In Hogan v 1187938 B.C. Ltd ( 2021 BCSC 1021 Justice Gerow held that the damages for wrongful dismissal damages should be reduced by the amount of CERB payments received by the Plaintiff for the time that these two periods overlapped.
This is what the Judge said on this issue:
 The EI benefits should not be deducted. Section 45 of the Employment Insurance Act, S.C. 1996, c. 23, requires a claimant to repay any unemployment benefits if an employer becomes liable to pay their earnings.
 The plaintiff received $14,000 in CERB payments in 2020. The CERB payments raise a compensating advantage issue. If the CERB payments are not deducted the plaintiff would be in a better position than he would have been if there had been no breach of the employment contract.
 But for his dismissal, the plaintiff would not have received the benefit. The nature of the benefit is an indemnity for the wage loss caused by the employer’s breach of contract. There is no evidence that the plaintiff contributed to obtain the benefit by paying for it directly or indirectly.
 In my view, this case is distinguishable from Iriotakis where the CERB payments were not deducted. In Iriotakis, the plaintiff was terminated after 28 months. The court determined the reasonable notice period was three months, and determined that on the specific facts of the case, particularly the disparity between the payments and the employee’s loss of salary and significant loss of commission, it would not be equitable to reduce his entitlement to damages by the CERB payments. In Iriotakis, the employment contract provided the plaintiff was not entitled to commission income upon termination. The evidence in Iriotakis was that the plaintiff’s salary on which his past wage loss was based amounted to less than half of his actual income.
 In this case, the plaintiff’s damages per month are based on the income he would have earned if he had continued to work during the reasonable notice period. In other words, the plaintiff will be compensated for the income he would have lost. He did not suffer additional losses due a loss in commission income. As a result, there is not a large disparity between the plaintiff’s actual loss and the amount of damages he will receive.
 In Iriortakis the award for the lost wages was reduced by more than half as a result of the plaintiff’s employment contract, and retaining the CERB payments would not have put the plaintiff in a better economic position than he would have been but for the breach. In this case, if the CERB payments are not deducted the plaintiff will be in a better economic condition than he would otherwise be.
 The CERB payments are not private insurance, and neither the employer nor the employee contributed to them. As a result, they are not delayed compensation or part of the plaintiff’s earnings. There is no evidence that the plaintiff will have to repay the CERB.
 The CERB payments were intended to be an indemnity for the type of loss resulting from the employer’s breach but the employee had not contributed in order to obtain the entitlement. In my view, this is similar to the situation in Sylvester and Ratych, where the benefits were deducted as the employee had not contributed in order to be entitled to the benefit.
 As a result, I see no basis to depart from the general rule that contract damages should place the plaintiff in the economic position he would have been in had the defendant performed the contract.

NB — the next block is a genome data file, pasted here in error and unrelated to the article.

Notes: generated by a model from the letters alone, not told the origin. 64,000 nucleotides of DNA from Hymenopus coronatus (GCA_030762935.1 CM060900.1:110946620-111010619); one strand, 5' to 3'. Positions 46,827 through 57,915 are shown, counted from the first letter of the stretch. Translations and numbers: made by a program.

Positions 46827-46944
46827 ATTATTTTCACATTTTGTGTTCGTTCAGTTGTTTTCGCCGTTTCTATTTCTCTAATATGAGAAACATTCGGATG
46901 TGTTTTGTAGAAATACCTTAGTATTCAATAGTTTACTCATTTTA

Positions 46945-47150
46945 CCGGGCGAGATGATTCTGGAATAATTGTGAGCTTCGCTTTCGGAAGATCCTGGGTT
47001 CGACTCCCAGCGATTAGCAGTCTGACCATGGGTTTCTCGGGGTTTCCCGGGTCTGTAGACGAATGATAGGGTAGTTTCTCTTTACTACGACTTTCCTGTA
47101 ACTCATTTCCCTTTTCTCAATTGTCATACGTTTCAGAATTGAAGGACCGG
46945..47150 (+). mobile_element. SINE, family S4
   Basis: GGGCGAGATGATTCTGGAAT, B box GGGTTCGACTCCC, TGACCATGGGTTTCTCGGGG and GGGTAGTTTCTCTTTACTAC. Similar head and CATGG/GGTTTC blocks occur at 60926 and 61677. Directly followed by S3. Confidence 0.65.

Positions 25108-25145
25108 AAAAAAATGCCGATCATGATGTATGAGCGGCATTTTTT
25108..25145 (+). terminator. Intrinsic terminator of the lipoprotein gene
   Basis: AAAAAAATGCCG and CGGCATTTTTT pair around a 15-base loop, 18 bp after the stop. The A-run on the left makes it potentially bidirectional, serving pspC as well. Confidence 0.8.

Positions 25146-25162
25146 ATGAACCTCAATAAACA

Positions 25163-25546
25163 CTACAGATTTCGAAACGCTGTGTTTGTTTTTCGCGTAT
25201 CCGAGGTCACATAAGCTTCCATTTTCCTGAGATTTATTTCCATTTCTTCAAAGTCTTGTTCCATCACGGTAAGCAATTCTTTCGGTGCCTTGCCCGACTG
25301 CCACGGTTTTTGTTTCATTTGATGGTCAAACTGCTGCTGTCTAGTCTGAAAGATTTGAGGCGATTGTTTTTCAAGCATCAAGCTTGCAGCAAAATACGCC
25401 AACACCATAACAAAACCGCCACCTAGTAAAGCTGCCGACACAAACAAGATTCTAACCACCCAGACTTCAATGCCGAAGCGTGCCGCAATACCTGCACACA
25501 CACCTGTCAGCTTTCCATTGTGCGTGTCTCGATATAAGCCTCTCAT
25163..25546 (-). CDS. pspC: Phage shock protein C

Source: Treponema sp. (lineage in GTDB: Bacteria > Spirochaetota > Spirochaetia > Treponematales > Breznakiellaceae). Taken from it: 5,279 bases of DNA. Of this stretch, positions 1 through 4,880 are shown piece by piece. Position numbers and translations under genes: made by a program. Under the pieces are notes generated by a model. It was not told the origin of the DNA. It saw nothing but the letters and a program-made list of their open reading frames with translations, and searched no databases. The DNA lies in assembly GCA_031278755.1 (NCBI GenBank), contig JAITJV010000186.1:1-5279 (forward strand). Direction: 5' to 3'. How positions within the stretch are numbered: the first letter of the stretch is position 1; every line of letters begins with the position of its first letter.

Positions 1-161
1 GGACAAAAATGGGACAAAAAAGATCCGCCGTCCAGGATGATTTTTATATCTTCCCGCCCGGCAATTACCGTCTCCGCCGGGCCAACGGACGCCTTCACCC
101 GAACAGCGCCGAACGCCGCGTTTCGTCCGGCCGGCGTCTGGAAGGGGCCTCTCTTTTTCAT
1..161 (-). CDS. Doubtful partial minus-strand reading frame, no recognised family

Having considered the case law and the evidence, I have concluded the CERB benefits of $14,000 should be deducted from the award of damages.
My Comments :
This case will undoubtably create a lot of controversy in the employment law field as the general practice up to this point is that the employer did not get to take into account CERB payments when calculating wrongful dismissal damages.
One of the main reasons that this judge ruled in this way was that EI is repayable and this avoids the overcompensation argument. However for EI benefit periods that started after September 27, 2020 and until September 25, 2021, this is no longer the case as a result of amendments to the EI regs, which are explained below :
Interim Order 8 under the EI Act reads as follows :
153.193 The following are to be excluded from the earnings referred to in section 35 of the Employment Insurance Regulations:
(a) any pay or earnings referred to in subsection36(8), (9) or (19) of those Regulations if
(i) the claimant’s benefit period begins on or after September 27, 2020, or
(ii) the pay or earnings are declared to the Commission on or after September 27, 2020 and would otherwise have been allocated under section 36 of those Regulations to a week beginning on or after September 27, 2020;
Here is the link to the Interim Order: https://lnkd.in/gfZCfni
What this would seem to mean is that if a person were terminated on or after September 27, 2020 then any termination pay, severance pay or wrongful dismissal damages they receive does not affect their EI entitlement.
Thus you can now get EI and termination pay etc for the same period.
You presumably do not have to repay EI for wrongful dismissal damages received if the termination took place on or after September 27, 2020.
This provision expires on September 25, 2021.
Therefore for terminations that take place between September 27, 2020 and September 25, 2021 you need not even check with EI regarding any overpayment owing.
The question then becomes, since EI is not repayable now in certain cases, should the employer also get to claim that as a damage reduction? Personally I think not because the employee pays into EI and thus is dramatically different than CERB. In that case there is a tradeoff between two legal principles, the principle to avoid overcompensation vs the collateral benefit rule which says that the wrongdoer should not benefit from the innocent party purchasing insurance against a loss.
But who knows what will happen next in these weird times. Stay tuned.